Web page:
William III Facts
William III (1650-1702), Prince of Orange, reigned as king of England, Scotland, and Ireland from 1689 to 1702. He was also stadholder of the United Netherlands from 1672 to 1702.
As perhaps the pivotal European figure of the late 17th century, William of Orange remains most noted for having fought France, the dominant power in Europe, to a standstill in three wars. In this process he reunited his native Netherlands and became king of England. In his English role William fostered the legal bulwarks of the Glorious Revolution of 1688: religious toleration for Protestant dissenters, a prescribed monarchy, and parliamentary partnership with the Crown concerning legislation. As William drew England into his wars against France, he concluded more than a century's isolation for England and initiated a series of victories that later yielded Great Britain a worldwide empire.
Early Years and Education
Eight days before William was born at The Hague on Nov. 4, 1650, his father, William II, Prince of Orange and Stadholder of the United Netherlands, died, bequeathing a divided Netherlands to his son. William's mother was Mary, the oldest daughter of Charles I of England. The De Witt brothers, Jan and Cornelius, heads of an urban and commercial coalition, assumed power and pursued a policy of autonomy for the seven provinces of the Netherlands. The house of Orange, aristocratic leader of the landed interests, had stood for unity as the only means of protection against foreign interests. Despite the De Witts' control over his education, William nurtured plans to restore the stadholdership. In the meantime, the young prince prepared himself, mastering four languages, studying politics and war, and exercising the Spartan self-control and taciturnity for which he became famous.
In 1667 the prince's popularity rose dramatically when Louis XIV of France made the first of his many attempts to conquer the Dutch. Public exasperation greeted the De Witts' inactivity while Louis's armies occupied neighboring Flanders. When the southern Dutch provinces were invaded in 1672, William was advanced quickly from captain general in February to stadholder in July. In August a panicked mob murdered the De Witts, and a year later William's office was made hereditary.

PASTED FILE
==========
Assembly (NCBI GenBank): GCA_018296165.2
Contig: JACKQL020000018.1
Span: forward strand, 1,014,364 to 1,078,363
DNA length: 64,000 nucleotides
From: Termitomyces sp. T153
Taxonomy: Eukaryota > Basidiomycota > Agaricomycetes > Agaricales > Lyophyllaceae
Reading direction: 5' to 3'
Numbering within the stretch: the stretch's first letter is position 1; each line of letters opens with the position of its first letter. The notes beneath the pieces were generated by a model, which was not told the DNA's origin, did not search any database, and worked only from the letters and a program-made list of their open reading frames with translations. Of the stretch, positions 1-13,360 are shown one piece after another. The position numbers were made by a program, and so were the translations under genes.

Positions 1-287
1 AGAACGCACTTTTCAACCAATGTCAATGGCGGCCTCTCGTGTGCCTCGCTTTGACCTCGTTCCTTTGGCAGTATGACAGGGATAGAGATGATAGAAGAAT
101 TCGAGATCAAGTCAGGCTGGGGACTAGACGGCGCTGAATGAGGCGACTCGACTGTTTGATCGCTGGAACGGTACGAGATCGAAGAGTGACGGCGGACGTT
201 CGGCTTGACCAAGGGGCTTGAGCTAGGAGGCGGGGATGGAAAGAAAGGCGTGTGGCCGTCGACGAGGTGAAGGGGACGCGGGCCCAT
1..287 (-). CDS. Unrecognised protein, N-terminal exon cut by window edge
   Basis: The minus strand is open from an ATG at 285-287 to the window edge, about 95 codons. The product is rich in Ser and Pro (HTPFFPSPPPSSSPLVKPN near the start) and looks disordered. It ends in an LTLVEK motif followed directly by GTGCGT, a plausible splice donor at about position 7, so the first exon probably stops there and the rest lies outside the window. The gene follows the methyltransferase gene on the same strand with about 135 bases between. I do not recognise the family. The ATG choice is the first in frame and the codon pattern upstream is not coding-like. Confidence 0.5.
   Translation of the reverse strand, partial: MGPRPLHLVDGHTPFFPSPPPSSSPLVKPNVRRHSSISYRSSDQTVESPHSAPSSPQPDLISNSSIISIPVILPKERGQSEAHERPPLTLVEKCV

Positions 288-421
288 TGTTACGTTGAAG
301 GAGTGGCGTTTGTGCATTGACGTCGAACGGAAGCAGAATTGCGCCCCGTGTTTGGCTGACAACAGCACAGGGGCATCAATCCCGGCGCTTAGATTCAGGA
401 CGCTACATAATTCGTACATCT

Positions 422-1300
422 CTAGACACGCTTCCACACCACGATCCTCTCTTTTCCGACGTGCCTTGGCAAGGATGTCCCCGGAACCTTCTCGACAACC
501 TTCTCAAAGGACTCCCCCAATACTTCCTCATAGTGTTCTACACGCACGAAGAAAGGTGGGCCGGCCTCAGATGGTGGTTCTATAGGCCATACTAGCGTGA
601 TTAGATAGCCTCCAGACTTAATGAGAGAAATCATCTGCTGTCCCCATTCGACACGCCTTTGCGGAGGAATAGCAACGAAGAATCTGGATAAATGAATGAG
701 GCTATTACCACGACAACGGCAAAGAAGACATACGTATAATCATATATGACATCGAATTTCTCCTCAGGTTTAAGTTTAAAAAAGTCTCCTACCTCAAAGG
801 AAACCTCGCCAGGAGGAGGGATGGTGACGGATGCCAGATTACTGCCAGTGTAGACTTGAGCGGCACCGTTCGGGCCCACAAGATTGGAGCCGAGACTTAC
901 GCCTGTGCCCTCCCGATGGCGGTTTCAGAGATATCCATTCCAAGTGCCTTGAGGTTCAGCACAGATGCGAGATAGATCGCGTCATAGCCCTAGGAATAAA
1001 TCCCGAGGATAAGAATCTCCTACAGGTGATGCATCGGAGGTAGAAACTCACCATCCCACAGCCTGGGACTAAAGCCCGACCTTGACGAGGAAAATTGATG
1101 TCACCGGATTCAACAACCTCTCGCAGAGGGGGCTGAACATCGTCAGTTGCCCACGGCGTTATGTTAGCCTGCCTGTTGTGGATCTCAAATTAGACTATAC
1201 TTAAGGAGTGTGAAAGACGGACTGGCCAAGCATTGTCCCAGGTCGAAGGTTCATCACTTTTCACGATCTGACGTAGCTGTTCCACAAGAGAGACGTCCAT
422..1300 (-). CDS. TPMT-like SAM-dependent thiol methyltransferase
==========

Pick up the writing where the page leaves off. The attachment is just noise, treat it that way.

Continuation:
Stadholder of the United Provinces
The war with France raged from 1672 to 1678, and while William battled against armies that were sometimes five times the size of his own, he built an alliance with Spain, Denmark, and Brandenburg. He fought the Great Condé—Louis II de Bourbon, Prince de Condé—to a draw at the Battle of Seneff in August 1674. Despite a near-fatal bout with smallpox in 1675 and a severe arm wound in 1676, William wrung from the French a recognition of Dutch independence in the Treaty of Nijmegen in 1678.
Toward the end of the French war, William married— in 1677—Mary, the Protestant elder daughter of James, Duke of York, later King James II of England. With England as the Netherlands' partner there could be no doubt about maintaining Dutch independence. The match was advanced by the pro-Dutch English minister, the Earl of Danby, and after the marriage William slowly intruded himself into English politics. He ostensibly visited Charles II in 1681 to seek aid against renewed French hostilities, but he actually came to observe the increasing antagonism of the Whigs to the proposed succession of York, whose autocracy and Roman Catholicism displeased many Englishmen. William quietly let it be known that if Charles should die without issue, he would be willing to be named regent over his father-in-law in case James should be excluded from the throne.